7 Party Defined where? Definition/role Sender/ transmitter (relevant to IFTI-Es) Recipient (relevant to IFTI-Es) Interposed institution(s) Not specifically defined in the AML/CTF Act subsection 45(1) of the AML/CTF Act sets out who is a sender and subsection 45(5) of the AML/CTF Act further clarifies who the sender is. referred to in Chapter 16 of the AML/CTF Rules Not specifically defined in the AML/CTF Act. subsection 45(1) of the AML/CTF Act sets out who is a recipient and subsection 45(5) of the AML/CTF Act further clarifies who the recipient is. Not specifically defined in the AML/CTF Act or AML/CTF Rules. subsection 64(2) of the AML/CTF Act defines institution as including a person interposed between the ordering and beneficiary institutions in the funds transfer chain. subsection 45(5) of the AML/CTF Act and subparagraph 16.2(12)(b) and 16.3(3)(m) of the AML/CTF Rules refer to interposed institutions. either the ordering institution or the interposed institution. the institution which transmits the instruction out of Australia to the foreign interposed institution or beneficiary institution (for IFTI reporting purposes). either the interposed institution or the beneficiary institution. the institution which receives the instruction transmitted from outside Australia (for IFTI reporting purposes). person interposed between the ordering institution and the beneficiary institution who receives and passes on the EFTI to the beneficiary institution or another person in the funds transfer chain. Beneficiary institution paragraphs 8(1)(f) and 9(1)(g) of the AML/CTF Act refer to interposed persons (they have the same meaning as interposed institutions ). section 5, then further in sections 8 and 9 of the AML/CTF Act must be an ADI, bank, building society, credit union or a person specified in the AML/CTF Rules: with whom the payee holds an account; or who pays the money transferred as a result of an EFTI to the payee. in a same-institution EFTI, the beneficiary institution is the same person as the ordering institution (ie the same legal entity). Page 7 of 40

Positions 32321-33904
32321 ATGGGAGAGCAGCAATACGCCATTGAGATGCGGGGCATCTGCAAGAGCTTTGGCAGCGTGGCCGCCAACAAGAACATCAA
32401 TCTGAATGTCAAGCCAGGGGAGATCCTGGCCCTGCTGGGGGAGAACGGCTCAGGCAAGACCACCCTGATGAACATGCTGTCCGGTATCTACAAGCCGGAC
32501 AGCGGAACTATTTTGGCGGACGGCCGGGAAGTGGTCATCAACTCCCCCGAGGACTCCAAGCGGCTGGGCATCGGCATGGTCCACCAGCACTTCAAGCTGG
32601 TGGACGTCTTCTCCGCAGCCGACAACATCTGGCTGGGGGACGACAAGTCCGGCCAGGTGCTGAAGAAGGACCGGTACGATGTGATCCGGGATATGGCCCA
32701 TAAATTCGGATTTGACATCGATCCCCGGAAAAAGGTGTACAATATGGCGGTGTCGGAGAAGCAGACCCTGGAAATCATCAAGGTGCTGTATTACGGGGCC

8 Party Defined where? Definition/role Payee section 5, then further in sections 8 and 9 of the AML/CTF Act. person to whom the payer wishes to transfer (or has arranged transfer of) money controlled by it. In other words, the payee is the ultimate intended beneficiary of the transferred money. person to whom the beneficiary institution makes the transferred money available. payee must: physically receive the money; or have an account with the beneficiary institution credited with the amount of money transferred by the payer. in a same-person EFTI, the payee is the same person as the payer. B. Obligations imposed by the AML/CTF Act in relation to EFTIs Aspects of the AML/CTF Act involving EFTIs 16. The AML/CTF Act imposes a range of obligations in relation to EFTIs: If the EFTI forms part of a designated service the reporting entity providing that designated service has the normal obligations imposed on reporting entities by the AML/CTF Act; Institutions which are involved with an EFTI may have reporting and information transmission obligations under Part 5 of the AML/CTF Act, whether or not they are reporting entities and whether or not that EFTI forms part of a designated service If the EFTI is part of an IFTI-E there may be reporting obligations under Part 3 of the AML/CTF Act. Those obligations are discussed in following sections of this PLI. EFTI-related designated services 17. Much of the AML/CTF Act is directed to obligations of reporting entities providing designated services. There are two designated services in table 1 in subsection 6(2) of the AML/CTF Act which directly involve an EFTI items 29 and 30: A person who provides either of those services, and who has the required geographical link with Australia (subsection 6(6) of the AML/CTF Act) is a reporting entity under the AML/CTF Act and, unless exempted, has the normal obligations the AML/CTF Act imposes on all reporting entities regarding the provision of designated services, including: 17.1 customer identification (Part 2 of the AML/CTF Act see Guidance Notes 11/02, 10/01 and 10/02); 17.2 reporting (Part 3 of the AML/CTF Act see Guidance Notes 09/03, 10/02, 10/03 and 11/01); 17.3 adopting and maintaining an anti-money laundering and counter-terrorism financing program (Part 7 of the AML/CTF Act see Guidance Note 07/04); and 17.4 record-keeping (Part 10 of the AML/CTF Act see Guidance Note 08/04). Page 8 of 40